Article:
WASHINGTON — Propelled by populist energy, President-elect Donald Trump’s candidacy broke long-standing conventions and his incoming Cabinet embodies a sharp turn from the outgoing Obama administration.
Trump, a Republican who pledged major changes after eight years of a Democratic White House, has assembled nominees for a Cabinet that includes many business executives who have never served in government, and military leaders are in line to oversee defense and homeland security. In one case, Trump has named someone who once called for dismantling the agency he’d lead.
A change of political parties at the White House almost always brings policy adjustments. But Trump’s Cabinet expects to carry the outsider flair of his campaign, a role reversal compared with more conventional teams under Presidents George W. Bush and Barack Obama that were heavy on former lawmakers, governors and veterans of past administrations.
A look at the expected shift in the federal government:
Trump’s decision to nominate Exxon Mobil CEO Rex Tillerson as secretary of state means the department could be run by a lifelong oil executive with deep ties to Russia and no government experience. Outgoing Secretary of State John Kerry, a former senator who was chairman of the Senate Foreign Relations Committee, spent much of his tenure seeking agreements to fight climate change, restrain Iran’s nuclear program and pressure foreign adversaries through financial penalties. But if Tillerson wins Senate confirmation, he would have a big say over whether the Trump administration withdraws from the Paris climate treaty and the Iran nuclear pact, along with the future of U.S. relations with Russia.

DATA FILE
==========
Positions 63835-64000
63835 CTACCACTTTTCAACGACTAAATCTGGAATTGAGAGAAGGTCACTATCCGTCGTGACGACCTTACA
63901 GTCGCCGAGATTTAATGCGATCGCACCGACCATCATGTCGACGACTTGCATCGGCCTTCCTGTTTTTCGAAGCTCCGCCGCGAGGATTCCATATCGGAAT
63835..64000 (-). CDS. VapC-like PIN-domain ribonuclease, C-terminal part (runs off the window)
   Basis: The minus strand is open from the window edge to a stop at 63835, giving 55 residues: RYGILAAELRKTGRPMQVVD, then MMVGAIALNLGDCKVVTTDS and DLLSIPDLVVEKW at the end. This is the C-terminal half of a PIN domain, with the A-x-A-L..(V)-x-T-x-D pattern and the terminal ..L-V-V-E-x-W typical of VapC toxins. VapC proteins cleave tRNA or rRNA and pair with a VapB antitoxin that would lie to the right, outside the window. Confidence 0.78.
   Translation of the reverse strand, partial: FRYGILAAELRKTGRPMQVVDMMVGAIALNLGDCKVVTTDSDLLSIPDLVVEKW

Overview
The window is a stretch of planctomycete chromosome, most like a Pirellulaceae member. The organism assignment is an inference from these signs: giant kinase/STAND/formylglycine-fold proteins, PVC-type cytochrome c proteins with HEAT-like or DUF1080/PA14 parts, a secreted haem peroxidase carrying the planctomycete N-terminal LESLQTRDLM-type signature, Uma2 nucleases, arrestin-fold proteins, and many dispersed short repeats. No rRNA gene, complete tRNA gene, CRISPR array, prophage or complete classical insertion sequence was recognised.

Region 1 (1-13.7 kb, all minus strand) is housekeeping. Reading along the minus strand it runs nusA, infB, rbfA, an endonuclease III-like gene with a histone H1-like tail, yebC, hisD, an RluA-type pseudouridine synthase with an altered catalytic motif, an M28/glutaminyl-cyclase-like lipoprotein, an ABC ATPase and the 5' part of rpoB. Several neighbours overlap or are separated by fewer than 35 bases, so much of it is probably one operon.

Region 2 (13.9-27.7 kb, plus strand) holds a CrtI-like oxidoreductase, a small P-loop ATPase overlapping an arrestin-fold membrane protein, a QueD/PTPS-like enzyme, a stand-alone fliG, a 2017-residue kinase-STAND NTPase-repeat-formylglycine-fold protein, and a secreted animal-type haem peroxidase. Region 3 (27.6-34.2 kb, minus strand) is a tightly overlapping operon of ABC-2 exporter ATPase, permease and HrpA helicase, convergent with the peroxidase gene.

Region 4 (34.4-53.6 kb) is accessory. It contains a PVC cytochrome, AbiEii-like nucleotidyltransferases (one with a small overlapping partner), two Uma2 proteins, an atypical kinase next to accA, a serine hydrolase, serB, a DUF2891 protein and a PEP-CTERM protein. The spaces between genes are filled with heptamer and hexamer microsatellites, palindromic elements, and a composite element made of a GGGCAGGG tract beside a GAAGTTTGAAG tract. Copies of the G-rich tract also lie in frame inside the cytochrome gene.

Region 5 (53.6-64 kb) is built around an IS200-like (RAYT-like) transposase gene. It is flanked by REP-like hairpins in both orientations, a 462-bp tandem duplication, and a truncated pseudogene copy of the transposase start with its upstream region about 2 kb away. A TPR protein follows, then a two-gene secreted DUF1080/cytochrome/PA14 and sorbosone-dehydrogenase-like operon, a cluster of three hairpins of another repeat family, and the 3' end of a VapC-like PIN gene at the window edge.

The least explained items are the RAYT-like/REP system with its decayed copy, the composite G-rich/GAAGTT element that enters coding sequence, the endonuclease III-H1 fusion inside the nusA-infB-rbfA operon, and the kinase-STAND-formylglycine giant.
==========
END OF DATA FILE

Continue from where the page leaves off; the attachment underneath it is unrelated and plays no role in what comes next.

James Mattis retired from the Marine Corps as a four-star general in 2013 and had been a battlefield commander most of that time. Compare that with current Defense Secretary Ash Carter, who worked for years at the Pentagon and in academia but never served in uniform. To take the defense secretary job, Mattis needs Congress to pass a law allowing him to serve. Current law requires a Pentagon chief to be out of the military for at least seven years to uphold the commitment to civilian control of the military. The law was last waived for George Marshall in 1950. Trump has praised Mattis’ effectiveness at “thank you” rallies around the country and has promised a massive buildup of the country’s defense capabilities.
Obama’s Treasury Department was in crisis mode from the moment he took office, dealing with massive job losses and the meltdown of the housing market. Eight years later, Trump has nominated Steven Mnuchin to lead the department, turning to a former Goldman Sachs executive who invested in a bank that foreclosed on thousands of homeowners after the housing crisis. Democrats are expected to press Mnuchin on his role in IndyMac, which was rebranded OneWest, and the deal that left the Federal Deposit Insurance Corporation responsible for taking as much as 80 percent of the losses on former IndyMac assets. Mnuchin has promised “the most significant middle-income tax cut” since President Ronald Reagan.